Nintendo fans for Nintendo fans, and a great natural way for games to be promoted, so when Nintendo decided to claim the ad revenue earned by these videos, it left the "Let's Play" community fuming. In one move, Nintendo has denied video producers the financial rewards that keeps them going, all without any real perceivable benefit to the gaming company, who surely do not need to comparatively minuscule revenue generated by these videos.
The bad PR move backfired even more when Zack Scott of the ZackScottGames channel started a boycott of Nintendo games from his Let's Play series, out of disgust for Nintendo's move, and out of financial necessity.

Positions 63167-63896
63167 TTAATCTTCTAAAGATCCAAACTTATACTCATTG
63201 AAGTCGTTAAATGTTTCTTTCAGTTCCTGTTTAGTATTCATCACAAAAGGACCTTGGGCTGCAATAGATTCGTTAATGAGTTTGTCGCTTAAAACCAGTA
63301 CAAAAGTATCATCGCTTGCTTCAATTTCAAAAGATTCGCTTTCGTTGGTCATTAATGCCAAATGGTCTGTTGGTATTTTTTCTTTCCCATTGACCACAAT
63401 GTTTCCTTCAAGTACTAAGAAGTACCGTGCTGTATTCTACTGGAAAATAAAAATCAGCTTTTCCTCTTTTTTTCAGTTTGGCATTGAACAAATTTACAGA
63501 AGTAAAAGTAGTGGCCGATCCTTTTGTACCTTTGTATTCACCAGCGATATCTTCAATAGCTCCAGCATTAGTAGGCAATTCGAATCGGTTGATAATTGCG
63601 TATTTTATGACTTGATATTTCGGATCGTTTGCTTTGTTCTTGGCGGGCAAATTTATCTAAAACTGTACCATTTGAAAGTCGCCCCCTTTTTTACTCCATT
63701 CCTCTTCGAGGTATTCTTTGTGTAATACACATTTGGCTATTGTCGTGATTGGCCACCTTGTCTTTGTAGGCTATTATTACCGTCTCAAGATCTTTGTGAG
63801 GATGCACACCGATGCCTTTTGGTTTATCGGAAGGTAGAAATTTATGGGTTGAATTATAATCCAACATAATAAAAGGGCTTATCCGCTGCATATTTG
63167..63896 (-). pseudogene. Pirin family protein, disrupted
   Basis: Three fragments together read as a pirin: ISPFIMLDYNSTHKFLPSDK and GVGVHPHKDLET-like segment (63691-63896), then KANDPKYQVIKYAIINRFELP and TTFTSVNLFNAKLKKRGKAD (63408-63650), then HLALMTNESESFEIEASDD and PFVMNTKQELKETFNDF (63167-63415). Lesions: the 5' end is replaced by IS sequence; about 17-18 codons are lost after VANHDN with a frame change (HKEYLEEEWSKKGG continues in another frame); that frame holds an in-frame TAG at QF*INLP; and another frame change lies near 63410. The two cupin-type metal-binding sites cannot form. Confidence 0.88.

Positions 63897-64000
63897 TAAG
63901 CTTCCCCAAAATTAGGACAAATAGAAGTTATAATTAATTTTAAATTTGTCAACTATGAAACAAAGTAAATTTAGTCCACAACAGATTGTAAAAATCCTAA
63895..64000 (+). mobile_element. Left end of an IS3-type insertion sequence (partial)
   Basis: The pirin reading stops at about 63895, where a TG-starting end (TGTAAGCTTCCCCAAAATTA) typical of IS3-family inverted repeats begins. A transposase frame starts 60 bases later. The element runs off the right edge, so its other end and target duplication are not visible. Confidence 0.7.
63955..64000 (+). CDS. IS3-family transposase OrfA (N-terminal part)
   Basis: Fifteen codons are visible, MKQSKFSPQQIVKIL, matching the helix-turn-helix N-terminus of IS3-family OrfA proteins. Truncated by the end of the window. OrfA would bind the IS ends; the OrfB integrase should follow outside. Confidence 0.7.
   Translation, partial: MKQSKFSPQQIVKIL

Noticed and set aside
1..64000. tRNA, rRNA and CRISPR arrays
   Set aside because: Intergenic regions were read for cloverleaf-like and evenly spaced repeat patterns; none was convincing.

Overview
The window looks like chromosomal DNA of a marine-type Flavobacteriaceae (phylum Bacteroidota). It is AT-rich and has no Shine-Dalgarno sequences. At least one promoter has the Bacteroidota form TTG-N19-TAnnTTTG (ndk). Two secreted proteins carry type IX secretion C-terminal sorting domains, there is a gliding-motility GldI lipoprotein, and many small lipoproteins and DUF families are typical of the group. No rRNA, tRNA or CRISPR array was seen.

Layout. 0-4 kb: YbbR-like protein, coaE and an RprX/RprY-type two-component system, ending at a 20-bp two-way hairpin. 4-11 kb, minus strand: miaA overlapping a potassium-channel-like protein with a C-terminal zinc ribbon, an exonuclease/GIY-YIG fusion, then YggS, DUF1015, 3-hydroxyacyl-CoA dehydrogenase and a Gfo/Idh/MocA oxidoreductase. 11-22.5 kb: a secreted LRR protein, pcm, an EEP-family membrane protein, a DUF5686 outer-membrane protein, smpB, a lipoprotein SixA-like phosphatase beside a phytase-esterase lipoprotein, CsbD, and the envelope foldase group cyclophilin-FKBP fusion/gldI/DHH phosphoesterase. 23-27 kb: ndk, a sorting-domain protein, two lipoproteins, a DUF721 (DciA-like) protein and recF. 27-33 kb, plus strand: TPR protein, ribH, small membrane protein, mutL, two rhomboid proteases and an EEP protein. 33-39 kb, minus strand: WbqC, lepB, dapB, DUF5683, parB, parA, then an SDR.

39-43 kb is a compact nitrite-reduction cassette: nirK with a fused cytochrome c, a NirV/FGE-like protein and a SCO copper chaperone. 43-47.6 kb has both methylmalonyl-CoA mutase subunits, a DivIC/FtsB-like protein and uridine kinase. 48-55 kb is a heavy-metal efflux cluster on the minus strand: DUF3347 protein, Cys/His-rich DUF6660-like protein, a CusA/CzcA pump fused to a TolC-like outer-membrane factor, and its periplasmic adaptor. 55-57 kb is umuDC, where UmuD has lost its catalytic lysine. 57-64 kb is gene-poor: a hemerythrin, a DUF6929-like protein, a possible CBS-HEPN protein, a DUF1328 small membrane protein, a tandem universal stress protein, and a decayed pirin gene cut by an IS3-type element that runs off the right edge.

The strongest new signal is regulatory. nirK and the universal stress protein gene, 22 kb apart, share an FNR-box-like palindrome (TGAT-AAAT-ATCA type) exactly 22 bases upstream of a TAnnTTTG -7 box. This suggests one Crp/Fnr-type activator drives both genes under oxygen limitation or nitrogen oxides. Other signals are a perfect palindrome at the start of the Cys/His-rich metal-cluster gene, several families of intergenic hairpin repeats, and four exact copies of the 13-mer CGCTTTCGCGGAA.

But just recently, Zack discovered that revenue from his old Nintendo videos started to reappear. Zack has not received any response from Nintendo during this whole affair, and Nintendo were unable or unwilling to comment on the possible reversal at the time of writing.
Regardless, the possible return to normality will mean Zack can continue to produce Let's Play videos for Nintendo's latest games, games that will surely benefit from the free promotion offered by people like Zack.
"I hope that Nintendo allows players, reviewers, and other professionals to utilize their content on YouTube without Nintendo making claims to the advertising revenue. A lot of big and small developers see the value of coverage by the YouTube community. Faced with the potential for ad revenue loss, a lot of reviewers would rather devote their time to other games and properties," warned Zack.